"We talk to kids a lot about getting ready for college, but often we’re not talking to moms about their role even though in the African-American community, the primary parent is often a single mom," says Davis Smith. "Coca-Cola is empowering moms by giving them the tools to prepare their kids and deal with issues like empty nest syndrome."
Coca-Cola has expanded the program over the years in large part "because they have found a way to fulfil a need within the community," says Davis Smith.
"The programs that also resonate the most with African Americans recognize the rich history of the past, celebrate history being made today, and focus on inspiring the leaders of the tomorrow."
For its part, McDonald’s has communicated African-American pride during Black History Month and year-round because the company has institutionalized programs across its department, says Pat Harris, the fast-food giant’s chief diversity officer.
"We see sharing our history as a motivational opportunity, but realize for the best engagement of our employees initiatives should happen year-round," she explains.
The company’s internal communications department operates an employee network called McDonald’s African American Council or MAC2, which has local chapters in each region to sponsor activities and bring on speakers to celebrate diversity. Its multicultural marketing department, meanwhile, oversees an initiative called 365Black, which includes a dedicated website and Twitter feed.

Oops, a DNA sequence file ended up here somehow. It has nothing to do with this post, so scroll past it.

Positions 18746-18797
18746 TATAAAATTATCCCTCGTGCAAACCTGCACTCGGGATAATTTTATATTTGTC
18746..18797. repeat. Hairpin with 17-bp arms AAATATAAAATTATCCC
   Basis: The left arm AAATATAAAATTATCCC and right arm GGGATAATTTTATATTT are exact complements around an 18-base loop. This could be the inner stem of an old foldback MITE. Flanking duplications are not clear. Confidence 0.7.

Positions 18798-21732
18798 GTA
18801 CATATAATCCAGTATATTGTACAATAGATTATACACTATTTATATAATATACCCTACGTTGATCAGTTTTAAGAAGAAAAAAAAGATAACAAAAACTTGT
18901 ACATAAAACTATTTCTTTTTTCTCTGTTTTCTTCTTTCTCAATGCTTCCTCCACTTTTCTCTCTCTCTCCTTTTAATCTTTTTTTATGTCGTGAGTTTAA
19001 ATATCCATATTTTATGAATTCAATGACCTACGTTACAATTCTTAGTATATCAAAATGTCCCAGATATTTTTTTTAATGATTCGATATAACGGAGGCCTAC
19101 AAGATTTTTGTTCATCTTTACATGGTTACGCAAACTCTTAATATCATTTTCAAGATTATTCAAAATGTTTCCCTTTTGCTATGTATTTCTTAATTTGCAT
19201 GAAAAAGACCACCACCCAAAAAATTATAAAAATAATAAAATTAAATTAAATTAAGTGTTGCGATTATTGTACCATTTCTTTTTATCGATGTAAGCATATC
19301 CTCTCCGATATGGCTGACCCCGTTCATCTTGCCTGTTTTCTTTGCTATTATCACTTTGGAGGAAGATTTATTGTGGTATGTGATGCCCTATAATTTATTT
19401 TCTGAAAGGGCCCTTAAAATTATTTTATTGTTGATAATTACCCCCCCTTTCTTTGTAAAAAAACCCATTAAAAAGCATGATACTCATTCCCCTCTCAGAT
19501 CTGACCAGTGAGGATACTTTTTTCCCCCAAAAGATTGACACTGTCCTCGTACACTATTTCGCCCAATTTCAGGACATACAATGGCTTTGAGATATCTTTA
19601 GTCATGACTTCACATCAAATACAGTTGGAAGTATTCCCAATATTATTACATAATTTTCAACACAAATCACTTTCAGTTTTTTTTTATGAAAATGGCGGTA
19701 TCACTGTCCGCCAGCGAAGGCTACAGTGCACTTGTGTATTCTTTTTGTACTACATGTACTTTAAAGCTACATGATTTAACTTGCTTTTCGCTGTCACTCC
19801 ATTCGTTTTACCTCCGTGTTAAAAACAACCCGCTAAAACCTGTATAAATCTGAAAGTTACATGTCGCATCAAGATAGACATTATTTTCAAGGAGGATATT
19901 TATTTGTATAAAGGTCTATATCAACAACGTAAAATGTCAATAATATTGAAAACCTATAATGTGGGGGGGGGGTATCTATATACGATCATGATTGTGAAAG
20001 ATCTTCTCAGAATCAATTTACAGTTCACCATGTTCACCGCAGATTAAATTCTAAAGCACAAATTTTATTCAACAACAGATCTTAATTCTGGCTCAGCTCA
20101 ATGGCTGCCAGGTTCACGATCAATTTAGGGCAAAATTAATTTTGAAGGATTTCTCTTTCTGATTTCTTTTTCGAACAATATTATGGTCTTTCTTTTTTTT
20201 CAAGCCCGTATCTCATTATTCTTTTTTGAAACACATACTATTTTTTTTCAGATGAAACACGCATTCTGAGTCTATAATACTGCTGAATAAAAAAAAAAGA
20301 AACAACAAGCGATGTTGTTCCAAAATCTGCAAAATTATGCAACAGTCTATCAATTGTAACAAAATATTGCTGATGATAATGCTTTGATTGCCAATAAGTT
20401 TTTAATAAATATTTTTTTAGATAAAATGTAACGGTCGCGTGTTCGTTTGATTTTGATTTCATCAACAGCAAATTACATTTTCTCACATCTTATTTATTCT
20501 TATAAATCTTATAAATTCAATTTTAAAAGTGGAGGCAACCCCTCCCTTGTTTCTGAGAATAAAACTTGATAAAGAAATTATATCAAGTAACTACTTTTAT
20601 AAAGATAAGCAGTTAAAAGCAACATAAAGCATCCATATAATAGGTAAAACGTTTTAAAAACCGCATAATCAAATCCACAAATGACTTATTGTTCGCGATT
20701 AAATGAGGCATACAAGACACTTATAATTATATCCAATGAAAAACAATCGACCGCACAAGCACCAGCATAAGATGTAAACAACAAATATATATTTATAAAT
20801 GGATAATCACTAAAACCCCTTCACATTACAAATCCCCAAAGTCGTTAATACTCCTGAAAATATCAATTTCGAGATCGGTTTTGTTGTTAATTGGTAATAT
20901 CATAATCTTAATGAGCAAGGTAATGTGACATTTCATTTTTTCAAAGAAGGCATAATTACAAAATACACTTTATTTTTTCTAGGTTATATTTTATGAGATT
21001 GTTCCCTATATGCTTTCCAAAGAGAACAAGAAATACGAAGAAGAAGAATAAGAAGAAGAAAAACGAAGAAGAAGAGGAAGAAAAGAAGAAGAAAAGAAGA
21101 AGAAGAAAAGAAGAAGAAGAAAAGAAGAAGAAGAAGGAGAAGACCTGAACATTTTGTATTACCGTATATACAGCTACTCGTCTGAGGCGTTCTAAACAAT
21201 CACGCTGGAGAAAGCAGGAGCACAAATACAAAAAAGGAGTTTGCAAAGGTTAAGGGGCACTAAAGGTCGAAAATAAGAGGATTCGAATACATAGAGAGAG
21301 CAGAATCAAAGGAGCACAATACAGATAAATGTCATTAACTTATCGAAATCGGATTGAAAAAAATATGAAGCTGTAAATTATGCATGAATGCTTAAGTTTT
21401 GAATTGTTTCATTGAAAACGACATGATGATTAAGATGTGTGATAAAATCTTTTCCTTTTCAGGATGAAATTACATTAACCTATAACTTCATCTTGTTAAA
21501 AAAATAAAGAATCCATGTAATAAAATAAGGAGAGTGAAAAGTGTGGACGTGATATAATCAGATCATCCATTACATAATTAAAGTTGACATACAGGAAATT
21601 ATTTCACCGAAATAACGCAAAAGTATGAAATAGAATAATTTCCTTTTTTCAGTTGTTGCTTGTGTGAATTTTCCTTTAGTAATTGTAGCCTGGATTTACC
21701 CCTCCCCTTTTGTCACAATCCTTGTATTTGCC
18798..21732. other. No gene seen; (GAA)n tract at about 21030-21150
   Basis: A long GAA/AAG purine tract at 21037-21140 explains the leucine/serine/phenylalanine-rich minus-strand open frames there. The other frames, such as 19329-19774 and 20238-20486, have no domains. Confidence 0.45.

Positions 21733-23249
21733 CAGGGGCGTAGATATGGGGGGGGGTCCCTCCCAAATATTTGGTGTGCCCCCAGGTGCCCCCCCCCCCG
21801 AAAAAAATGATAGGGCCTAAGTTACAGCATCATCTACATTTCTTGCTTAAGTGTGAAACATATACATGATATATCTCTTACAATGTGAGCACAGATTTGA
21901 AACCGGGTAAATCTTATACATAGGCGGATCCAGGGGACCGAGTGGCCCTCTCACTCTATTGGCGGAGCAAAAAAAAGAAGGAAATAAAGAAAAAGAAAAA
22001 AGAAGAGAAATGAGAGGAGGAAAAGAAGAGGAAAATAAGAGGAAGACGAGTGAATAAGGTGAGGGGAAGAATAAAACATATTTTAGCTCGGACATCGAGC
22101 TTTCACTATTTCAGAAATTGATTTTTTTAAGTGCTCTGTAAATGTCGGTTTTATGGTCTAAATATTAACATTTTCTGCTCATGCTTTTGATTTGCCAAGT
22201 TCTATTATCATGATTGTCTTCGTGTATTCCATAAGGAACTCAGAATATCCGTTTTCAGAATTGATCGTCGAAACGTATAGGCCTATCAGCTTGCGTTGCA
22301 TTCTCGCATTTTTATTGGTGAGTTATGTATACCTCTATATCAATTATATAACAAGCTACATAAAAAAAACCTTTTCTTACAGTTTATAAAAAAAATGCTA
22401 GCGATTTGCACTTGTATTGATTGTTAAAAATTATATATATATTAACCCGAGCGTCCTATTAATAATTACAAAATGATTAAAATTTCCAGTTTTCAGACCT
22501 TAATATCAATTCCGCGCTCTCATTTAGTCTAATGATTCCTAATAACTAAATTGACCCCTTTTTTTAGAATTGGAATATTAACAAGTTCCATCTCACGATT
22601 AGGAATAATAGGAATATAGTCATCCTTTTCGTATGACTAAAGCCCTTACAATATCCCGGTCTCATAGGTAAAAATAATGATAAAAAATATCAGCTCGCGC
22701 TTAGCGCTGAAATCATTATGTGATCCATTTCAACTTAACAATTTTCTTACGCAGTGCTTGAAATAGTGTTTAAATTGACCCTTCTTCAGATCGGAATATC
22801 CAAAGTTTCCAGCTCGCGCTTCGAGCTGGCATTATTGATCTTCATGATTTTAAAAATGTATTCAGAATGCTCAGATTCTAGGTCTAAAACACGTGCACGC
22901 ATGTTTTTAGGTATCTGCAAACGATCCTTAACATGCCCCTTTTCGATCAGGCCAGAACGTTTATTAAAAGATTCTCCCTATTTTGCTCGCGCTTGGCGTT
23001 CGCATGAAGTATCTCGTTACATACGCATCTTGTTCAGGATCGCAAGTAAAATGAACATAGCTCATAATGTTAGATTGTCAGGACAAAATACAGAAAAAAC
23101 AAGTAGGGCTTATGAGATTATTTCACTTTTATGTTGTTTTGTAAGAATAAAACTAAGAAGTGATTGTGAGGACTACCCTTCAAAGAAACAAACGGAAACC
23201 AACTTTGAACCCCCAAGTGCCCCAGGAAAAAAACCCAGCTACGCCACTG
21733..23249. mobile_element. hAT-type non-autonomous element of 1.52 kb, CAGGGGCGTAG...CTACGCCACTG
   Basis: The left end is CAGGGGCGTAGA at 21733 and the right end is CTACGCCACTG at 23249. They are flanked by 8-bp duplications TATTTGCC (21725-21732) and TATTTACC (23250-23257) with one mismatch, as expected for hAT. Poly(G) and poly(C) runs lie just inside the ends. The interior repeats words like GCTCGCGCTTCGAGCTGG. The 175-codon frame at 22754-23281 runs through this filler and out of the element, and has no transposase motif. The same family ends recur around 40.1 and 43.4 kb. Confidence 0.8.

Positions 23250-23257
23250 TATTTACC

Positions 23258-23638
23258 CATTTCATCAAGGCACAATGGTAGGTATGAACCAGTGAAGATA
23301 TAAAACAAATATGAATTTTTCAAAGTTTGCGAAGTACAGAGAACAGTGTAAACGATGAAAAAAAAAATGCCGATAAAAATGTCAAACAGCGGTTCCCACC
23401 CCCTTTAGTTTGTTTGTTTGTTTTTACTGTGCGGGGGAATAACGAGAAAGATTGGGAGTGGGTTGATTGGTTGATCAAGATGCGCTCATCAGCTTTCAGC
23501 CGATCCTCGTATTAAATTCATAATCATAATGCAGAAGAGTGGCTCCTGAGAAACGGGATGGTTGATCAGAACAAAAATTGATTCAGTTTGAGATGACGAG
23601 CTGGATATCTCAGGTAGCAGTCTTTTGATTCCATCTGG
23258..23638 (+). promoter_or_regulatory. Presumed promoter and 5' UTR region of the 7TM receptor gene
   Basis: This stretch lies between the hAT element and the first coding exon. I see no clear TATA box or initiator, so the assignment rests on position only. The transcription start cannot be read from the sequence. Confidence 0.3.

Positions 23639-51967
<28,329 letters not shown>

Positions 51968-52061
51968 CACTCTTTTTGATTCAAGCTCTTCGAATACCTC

365Black acknowledges the contributions and local stories of black employees and promotes initiatives that celebrate them. McDonald’s launched a partnership for 2015 with American Black Film Festival, inviting aspiring filmmakers to create a 90-second film that brings to life the brand philosophy, "A little more lovin’ can change a lot." Three finalists will attend the 19th annual American Black Festival in New York from June 11-14, and be mentored by film director Malcom D. Lee, known for The Best Man and The Best Man Holiday.
While some have criticized McDonald’s on social media for having a "segregated" website for black people, Harris says the company sees "it as another way to educate all employees and customers about other cultures. I am not opposed to having segmented marketing."
To show that it walks the talk, McDonald’s posts an infographic every February on Flickr regarding its diversity. According to last year’s, 82% of restaurant managers in the US were women and people of color, and McDonald’s bought $7.9 billion in products from businesses owned by women and people of color.
General Motors also takes a holistic approach. It is planning its ninth-annual Black History Month Celebration in Detroit on February 20, featuring retired NFL star Warrick Dunn and musician Brian McKnight, which has already sold out. Since 1998, the automaker has had formalized volunteer affinity groups, including the General Motors African Ancestry Network (GMAAN), made up of about 2,300 employees.
Jocelyn Allen, director of regional, grassroots, and diversity communications at GM, says, "My team has been trying to work more strategically with a number of these employee resource groups, so that we can share internally as well as externally what they’re doing." Last June, Allen was named director of GM’s newly established Diversity Marketing and Communications Center for Excellence.
As a result, GM’s comms team is producing videos for internal and possible external use, including one that will profile GMAAN and young-and-upcoming black GM employees. They will also feature global design chief Ed Wellburn, the first African American in that role recently named Black Engineer of the Year by an industry association.
The PR team is also producing a video featuring employees of African heritage sharing their favorite proverb that they apply to being successful at work.
Correction: McDonald's posts an infographic on Flickr each year describing its diversity as a company, not Instagram.